Summarizing is a reading skill that my students struggle with every year and one I spend a huge amount of time teaching. Readers need summarizing because it improves their memory for what was read and improves comprehension and understanding of what is read. When students can grasp the most important part of the text and put it in their own words this helps them understand the importance of what they read. Getting them to narrow down the main idea and support it with the key details is often a challenge.

I'm excited to be part of this September Product Swap and to test out a great product!

THANK YOU Rachel from The Tattooed Teacher, for creating this set of organizers, Sweet Summarizing, that I can use with my students along the road to learning this vital reading strategy!

I love using graphic organizers because they can be used over and over with a variety of text and at a variety of levels. They are perfect for differentiating during reading time. So, now take a peek at how I used this awesome set in my 3rd grade classroom over the last week.

Since I use the CAFE menu in my classroom, I was able to connect this lesson very easily. I first taught the strategy "use main idea and supporting details to determine importance". They need to understand this first before beginning a summary and there are some terms they need to understand, so I whipped up this anchor chart:

Using the gradual release model, I modeled (I DO) was using text we had already read. I went through each term. Then as a whole group (WE DO), we practiced with another piece we had previously read. For the YOU DO part, they used a short piece of text from their Reader's Think Book (see post HERE about how I use these for homework) to practice with a partner. We came back as a group and discussed what they came up with. This took lots of modeling and discussing over several days.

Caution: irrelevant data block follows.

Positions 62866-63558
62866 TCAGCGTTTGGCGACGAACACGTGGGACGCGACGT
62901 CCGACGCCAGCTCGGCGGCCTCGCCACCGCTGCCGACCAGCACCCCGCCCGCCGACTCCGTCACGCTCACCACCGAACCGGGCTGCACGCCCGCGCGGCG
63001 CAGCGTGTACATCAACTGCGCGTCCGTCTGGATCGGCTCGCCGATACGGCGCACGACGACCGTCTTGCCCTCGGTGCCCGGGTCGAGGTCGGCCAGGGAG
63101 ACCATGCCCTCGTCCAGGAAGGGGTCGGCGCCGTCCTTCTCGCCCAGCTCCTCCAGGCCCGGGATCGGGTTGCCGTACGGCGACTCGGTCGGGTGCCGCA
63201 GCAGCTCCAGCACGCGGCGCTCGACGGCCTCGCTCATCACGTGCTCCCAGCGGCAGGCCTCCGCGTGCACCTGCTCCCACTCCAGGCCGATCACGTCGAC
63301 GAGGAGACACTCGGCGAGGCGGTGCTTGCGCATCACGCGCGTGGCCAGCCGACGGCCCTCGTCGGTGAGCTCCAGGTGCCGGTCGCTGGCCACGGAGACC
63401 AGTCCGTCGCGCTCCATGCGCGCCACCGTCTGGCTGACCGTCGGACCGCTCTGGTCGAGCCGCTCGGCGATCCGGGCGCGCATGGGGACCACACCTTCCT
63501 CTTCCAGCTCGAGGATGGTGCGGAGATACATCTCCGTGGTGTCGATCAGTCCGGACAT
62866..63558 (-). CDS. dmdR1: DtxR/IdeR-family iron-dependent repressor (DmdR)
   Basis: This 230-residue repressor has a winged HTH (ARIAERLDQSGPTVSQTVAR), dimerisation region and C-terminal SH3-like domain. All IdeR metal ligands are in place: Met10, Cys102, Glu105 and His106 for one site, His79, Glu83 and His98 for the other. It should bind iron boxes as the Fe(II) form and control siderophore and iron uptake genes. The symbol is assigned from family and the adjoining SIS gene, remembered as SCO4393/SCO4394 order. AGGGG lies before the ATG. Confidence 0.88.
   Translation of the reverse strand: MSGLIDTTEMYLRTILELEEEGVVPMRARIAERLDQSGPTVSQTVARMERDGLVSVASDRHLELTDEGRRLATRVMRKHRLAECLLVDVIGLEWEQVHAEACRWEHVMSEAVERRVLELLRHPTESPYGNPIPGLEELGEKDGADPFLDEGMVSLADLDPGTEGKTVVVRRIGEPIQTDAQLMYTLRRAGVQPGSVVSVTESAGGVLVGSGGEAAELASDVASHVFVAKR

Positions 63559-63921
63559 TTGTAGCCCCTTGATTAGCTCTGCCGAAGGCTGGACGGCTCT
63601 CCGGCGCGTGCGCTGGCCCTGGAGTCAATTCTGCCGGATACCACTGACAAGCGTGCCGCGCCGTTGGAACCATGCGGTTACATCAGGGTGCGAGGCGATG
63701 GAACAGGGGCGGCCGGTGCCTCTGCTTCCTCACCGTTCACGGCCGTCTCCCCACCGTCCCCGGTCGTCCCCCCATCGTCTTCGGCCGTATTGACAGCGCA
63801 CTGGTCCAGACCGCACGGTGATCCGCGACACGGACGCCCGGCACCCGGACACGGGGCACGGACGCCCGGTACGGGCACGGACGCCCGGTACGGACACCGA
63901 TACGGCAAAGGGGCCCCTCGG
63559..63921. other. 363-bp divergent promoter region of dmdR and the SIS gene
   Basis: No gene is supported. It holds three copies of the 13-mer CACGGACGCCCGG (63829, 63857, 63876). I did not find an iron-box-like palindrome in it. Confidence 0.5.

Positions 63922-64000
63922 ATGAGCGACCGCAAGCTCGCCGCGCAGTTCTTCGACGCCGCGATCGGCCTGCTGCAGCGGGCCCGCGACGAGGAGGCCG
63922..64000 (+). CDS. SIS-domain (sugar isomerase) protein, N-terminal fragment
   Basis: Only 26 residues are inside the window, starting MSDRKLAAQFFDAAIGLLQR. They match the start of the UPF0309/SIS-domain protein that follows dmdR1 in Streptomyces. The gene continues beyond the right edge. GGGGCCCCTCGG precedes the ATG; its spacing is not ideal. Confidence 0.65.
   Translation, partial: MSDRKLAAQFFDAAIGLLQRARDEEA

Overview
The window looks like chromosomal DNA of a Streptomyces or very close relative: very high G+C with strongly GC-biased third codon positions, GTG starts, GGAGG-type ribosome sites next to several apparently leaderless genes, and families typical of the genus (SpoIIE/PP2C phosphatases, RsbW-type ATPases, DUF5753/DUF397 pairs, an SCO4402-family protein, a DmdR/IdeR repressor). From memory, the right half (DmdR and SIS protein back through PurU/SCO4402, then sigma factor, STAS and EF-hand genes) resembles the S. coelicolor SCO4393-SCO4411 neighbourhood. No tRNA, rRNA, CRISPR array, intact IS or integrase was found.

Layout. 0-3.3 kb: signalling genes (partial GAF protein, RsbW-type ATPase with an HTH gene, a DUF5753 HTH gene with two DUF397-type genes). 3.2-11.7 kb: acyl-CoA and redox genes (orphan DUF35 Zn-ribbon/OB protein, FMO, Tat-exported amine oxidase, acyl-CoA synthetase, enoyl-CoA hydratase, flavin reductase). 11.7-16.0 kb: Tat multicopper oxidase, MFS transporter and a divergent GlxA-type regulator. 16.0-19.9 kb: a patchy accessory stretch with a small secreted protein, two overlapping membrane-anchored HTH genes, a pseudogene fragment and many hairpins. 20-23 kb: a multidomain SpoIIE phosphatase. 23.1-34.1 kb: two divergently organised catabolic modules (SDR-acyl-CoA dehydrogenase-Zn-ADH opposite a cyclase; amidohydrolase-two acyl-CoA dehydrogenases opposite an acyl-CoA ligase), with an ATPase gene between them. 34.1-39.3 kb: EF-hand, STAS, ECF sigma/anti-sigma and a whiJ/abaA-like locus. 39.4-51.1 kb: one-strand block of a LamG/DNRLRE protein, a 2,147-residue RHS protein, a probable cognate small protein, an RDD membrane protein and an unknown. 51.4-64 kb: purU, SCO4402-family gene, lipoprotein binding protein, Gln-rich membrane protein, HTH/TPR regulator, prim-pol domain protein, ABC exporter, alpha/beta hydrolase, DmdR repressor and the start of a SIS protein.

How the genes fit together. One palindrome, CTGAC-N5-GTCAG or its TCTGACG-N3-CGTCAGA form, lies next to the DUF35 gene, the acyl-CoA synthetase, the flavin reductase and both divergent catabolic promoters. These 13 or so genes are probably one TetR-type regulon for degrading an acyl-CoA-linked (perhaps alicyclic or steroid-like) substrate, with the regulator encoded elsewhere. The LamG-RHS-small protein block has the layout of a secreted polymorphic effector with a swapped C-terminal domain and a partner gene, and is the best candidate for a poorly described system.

Now it was time to move on to discussing summarizing. I added Rachel's summarizing poster to the anchor chart I created and I gave each student the Summary Tool Kit to use a reference sheet. These will stay in their reader's notebooks all year. As you can see, we'll refer to this for fiction and other nonfiction pieces. This day we were focusing on biography.

As a whole group, we completed this fun foldable created specifically for a biography which is also kept in the notebook.

The next organizer is one of my favorites and the kids were super excited about it, too. The ABC Summary. After much talk and reading about Johnny Appleseed over the last week or so, it was time to put that knowledge to practice.  I love this organizer because it forced the students to think about the most important words they could think of that tell about Johnny Appleseed.
I will later use this organizer for students to collect words about a given topic and then use those words as notes to write a research paper. It will eliminate the problem of plagiarism because they have to use the ABC Summary to report on a specific subject. I just LOVE this one!! I can imagine many uses, again throughout the whole year!

This Learning Frame is the last organizer that I will use my kiddos in this lesson. We haven't finished them yet because, as you know, this strategy takes time and we just weren't able to complete these yet. I will use these as a formative assessment tool. Initially, they will use the frame and later in the year, I  will take the frame away and have them write on their own.